NUALA: Thank you.


TRAVELLING BOOK SALESMAN: No madam, thank you. And with that I must depart.


The TRAVELLING BOOK SALESMAN abruptly departs. There is a pause, after which there is another knock at the door. It is Nuala’s friend CHRISTOPHER.


NUALA: Hey Kit


CHRISTOPHER: Hey, how’re you doing?


NUALA: Yeah, not too bad thanks, come on in.


He does so.


NUALA: Oh, err, hold this…


He does so. She immediately begins preparing a joint.


NUALA: So you know Dickens, right


NUALA: If you had to write a 15 minute four-hander play inspired by or in response to the works of Charles Dickens, what would you do?

CHRISTOPHER: A Christmas tale…

Carol even…

With a modern twist. However since it’s not Christmas, I suppose that’s off the cards.

NUALA: Yeah, I guess so…
But, you know, we can work something out…


CHRISTOPHER: Great expectations could be fun

NUALA: What would you do if not that? / Do you have any papers?

CHRISTOPHER: /modern update. What?

NUALA: Papers.


CHRISTOPHER: Oh. No, sorry.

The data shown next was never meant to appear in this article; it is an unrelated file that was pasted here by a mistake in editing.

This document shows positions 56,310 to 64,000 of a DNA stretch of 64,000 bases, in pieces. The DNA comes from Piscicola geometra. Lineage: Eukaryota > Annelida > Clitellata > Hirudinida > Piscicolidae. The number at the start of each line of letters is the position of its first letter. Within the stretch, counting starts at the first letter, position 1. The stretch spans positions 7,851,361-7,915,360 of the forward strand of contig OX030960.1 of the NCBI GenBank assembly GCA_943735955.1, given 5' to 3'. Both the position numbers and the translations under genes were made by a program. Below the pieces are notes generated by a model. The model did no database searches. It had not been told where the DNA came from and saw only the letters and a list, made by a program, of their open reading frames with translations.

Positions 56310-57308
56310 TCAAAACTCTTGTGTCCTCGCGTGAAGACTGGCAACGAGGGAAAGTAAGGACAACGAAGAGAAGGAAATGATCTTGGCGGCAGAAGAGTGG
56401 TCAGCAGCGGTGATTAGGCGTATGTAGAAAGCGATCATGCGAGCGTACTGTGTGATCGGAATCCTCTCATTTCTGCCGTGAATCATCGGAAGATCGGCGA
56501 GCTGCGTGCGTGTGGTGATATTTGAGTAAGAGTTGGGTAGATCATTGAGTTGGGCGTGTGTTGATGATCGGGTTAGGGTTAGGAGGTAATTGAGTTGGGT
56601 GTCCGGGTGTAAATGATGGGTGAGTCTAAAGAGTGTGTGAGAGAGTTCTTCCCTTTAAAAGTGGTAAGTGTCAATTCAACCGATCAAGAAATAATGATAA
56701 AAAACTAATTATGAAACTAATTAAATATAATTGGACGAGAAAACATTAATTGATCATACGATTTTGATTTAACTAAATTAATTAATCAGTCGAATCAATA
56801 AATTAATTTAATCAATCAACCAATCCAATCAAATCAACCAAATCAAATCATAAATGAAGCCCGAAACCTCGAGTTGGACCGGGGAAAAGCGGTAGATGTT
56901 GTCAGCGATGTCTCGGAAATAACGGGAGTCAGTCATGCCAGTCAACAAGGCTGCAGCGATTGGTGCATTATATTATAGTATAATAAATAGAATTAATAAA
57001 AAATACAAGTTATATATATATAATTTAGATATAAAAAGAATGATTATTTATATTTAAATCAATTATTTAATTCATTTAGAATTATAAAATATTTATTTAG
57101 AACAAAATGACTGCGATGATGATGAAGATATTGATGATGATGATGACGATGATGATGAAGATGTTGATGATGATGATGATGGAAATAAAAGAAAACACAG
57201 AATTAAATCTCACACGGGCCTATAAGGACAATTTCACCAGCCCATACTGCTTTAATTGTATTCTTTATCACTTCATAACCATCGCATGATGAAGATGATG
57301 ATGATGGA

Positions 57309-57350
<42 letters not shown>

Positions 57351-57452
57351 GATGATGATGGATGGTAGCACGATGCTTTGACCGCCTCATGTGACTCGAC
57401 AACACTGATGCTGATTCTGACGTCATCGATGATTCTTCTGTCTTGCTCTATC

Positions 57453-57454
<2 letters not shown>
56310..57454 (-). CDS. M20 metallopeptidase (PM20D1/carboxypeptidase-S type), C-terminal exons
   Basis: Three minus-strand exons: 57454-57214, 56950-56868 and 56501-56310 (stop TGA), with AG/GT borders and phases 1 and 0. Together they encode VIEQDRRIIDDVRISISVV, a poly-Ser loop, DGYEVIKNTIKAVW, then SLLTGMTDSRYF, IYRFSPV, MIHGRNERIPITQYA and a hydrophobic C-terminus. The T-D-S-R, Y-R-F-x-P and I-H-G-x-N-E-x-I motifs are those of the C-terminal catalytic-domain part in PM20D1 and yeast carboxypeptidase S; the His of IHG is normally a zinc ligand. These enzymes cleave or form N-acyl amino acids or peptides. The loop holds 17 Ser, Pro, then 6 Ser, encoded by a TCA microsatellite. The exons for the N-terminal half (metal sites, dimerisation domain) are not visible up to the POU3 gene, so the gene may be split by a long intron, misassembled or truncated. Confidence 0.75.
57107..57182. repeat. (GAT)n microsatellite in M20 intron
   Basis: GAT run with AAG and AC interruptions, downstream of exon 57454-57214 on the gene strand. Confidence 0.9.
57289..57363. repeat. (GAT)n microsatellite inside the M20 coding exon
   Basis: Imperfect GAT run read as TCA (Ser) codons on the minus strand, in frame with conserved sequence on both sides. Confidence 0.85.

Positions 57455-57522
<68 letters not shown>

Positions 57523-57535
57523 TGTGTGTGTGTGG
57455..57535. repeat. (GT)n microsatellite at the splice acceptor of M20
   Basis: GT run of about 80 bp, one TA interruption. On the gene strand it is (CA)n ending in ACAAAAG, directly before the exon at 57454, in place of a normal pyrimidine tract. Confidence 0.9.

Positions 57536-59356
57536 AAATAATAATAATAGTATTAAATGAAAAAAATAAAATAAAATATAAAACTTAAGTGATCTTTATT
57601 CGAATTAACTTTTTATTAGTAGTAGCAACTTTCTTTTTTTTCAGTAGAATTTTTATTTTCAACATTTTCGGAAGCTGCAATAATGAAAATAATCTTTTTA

NUALA: That’s alright, I’ll just… pass me the… That, pass me that?




CHRISTOPHER passes her the entire written works of Charles Dickens.


NUALA: Thanks. Sorry, you were saying?


She pulls a page from the written works of Charles Dickens and begins using it to roll a joint.

CHRISTOPHER: Great Expectations with a modern twist. Pip is accosted by a gangsta rapper…

In an east end graveyard- you know that’s not going to work/ right?


NUALA: /Pritt Stick.



NUALA: So what was Dickens’, like, point?

CHRISTOPHER: (CHRISTOPHER is still thinking about the modern Great Expectations) “Mad Witch MC”- Sorry, what?

NUALA: What was he trying to get at? With his writing shit?

CHRISTOPHER: His point was social commentary

NUALA: Does he have a, like a thing?
Like Shakespeare always had crossdressing?

CHRISTOPHER: Yeah he’s massively sentimental.

NUALA: Right.

CHRISTOPHER: His characters were massively exaggerated

And he often puts exaggerated characters in grimly realistic settings, so that the characters’ exaggerated reactions make his points of social commentary more clear.


NUALA: Right.


CHRISTOPHER: He’s also a joker. Many subtle jokes alluding to earlier parts of the books that you only catch if you’re paying attention.